Search Case Studies
UCL research has provided evidence about vaccination of different groups against influenza that has influenced policy and practice in the UK and North America.
UCL research showed that expansion of anti-retroviral treatment (ART) in developing countries should proceed, despite the unavailability of viral load testing.
Paths to Justice provided unique data on the public experience of the justice system. It transformed understanding and policy around the legal needs of citizens, and has been replicated around the world.
Research on innovation policy by Professor Slavo Radosevic has influenced policy in Slovenia and Belarus, and been used to assess the policies of new EU states. His work has also influenced how the EU funds research through FP7 and Horizon 2020.
UCL research has influenced how children are taught to read through national programmes in England on early reading, dyslexia and spoken language, and speech, language and communication needs.
Patients around the world with metal-on-metal hip replacements have benefited from UCL research that identified major problems with the implants.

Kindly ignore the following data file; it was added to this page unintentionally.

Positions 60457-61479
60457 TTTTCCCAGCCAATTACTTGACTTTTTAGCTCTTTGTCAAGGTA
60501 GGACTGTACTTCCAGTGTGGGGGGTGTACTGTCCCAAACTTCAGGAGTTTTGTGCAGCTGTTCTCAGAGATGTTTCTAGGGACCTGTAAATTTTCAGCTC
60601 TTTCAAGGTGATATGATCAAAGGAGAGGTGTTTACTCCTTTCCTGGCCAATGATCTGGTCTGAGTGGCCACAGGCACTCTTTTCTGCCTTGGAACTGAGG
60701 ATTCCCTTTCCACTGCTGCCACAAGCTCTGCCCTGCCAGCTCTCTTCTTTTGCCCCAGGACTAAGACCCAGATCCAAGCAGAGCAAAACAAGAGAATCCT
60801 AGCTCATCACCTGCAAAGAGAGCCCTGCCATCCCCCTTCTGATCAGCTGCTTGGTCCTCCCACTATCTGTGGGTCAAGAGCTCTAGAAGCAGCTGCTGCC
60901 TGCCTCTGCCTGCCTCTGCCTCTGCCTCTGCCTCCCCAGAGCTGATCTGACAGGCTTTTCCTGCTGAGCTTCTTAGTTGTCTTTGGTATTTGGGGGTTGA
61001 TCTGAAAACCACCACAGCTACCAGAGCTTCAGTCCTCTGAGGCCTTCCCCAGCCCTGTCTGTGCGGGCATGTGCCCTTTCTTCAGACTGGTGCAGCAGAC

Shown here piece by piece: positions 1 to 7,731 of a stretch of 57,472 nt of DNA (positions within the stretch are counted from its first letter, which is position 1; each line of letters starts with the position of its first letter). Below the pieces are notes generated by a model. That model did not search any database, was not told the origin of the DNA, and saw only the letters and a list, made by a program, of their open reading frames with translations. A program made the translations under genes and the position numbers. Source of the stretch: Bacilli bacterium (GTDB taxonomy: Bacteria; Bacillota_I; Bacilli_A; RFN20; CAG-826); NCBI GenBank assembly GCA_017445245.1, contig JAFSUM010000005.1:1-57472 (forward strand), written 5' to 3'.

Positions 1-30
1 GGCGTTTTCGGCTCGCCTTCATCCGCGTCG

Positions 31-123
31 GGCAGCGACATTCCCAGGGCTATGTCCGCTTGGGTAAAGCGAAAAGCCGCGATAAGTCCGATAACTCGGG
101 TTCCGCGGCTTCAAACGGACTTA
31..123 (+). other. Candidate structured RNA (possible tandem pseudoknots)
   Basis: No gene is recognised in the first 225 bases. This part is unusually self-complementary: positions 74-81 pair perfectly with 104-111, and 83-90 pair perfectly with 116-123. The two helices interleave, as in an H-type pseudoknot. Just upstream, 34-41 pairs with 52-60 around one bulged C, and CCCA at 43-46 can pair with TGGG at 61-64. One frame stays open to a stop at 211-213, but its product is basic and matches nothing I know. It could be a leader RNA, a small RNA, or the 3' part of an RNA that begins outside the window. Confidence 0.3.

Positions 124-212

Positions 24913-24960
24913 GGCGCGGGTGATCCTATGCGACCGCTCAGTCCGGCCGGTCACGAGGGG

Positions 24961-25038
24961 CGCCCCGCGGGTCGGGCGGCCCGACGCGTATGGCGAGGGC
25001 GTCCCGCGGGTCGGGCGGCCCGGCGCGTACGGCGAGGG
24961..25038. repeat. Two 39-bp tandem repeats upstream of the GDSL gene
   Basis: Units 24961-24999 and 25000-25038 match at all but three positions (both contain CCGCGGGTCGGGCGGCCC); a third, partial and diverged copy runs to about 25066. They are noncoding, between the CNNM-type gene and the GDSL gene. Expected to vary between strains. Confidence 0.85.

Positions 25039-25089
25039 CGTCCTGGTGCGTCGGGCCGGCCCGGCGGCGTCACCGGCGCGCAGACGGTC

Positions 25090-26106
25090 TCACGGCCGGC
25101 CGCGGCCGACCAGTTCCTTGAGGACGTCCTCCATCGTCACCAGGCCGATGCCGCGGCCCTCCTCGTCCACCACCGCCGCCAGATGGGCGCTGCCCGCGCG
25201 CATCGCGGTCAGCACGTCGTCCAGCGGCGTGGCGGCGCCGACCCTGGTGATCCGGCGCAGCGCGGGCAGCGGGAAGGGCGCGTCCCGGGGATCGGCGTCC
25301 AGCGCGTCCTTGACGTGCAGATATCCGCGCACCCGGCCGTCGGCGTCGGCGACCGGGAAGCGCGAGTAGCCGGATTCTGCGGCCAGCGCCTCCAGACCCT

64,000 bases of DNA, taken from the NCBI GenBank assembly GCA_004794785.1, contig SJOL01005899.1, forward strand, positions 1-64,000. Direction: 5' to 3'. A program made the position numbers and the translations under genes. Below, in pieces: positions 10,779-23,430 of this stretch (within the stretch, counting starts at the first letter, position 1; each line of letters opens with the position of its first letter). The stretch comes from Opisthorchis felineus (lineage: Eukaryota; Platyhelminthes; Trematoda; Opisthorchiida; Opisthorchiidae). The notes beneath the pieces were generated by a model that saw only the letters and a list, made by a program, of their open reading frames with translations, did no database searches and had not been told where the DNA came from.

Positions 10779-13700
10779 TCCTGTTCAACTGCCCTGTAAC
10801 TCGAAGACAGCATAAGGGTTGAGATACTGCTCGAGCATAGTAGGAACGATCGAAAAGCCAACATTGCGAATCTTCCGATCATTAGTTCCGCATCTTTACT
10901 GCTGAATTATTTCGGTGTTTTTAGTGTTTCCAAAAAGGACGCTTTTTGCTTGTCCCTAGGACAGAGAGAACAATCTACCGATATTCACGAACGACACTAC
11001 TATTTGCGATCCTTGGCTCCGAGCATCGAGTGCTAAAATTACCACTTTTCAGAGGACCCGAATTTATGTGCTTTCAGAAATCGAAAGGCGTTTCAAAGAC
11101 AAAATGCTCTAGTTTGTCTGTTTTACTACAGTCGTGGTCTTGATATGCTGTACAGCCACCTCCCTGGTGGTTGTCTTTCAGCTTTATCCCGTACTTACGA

Empirical evidence shaped judicial policy on how judges direct juries and media debate on jury reforms, and influenced UK policy on upper age limits for jury service, anonymity for rape defendants and reform of the law of contempt.
UCL researchers developed and improved methods and tools to produce high quality systematic reviews of research. These have in turn improved decision-making on education, health, social welfare and international development.
UCL's Professor Sir Michael Marmot's independent review to propose the most effective evidence-based strategies for reducing health inequalities in England has fundamentally shifted discourse on health inequalities in the UK and internationally.
The Health Survey for England, which is run annually by UCL and NatCen Social Research since 1994, has played a key role in informing obesity policy and supporting the development of effective strategies to combat obesity in England.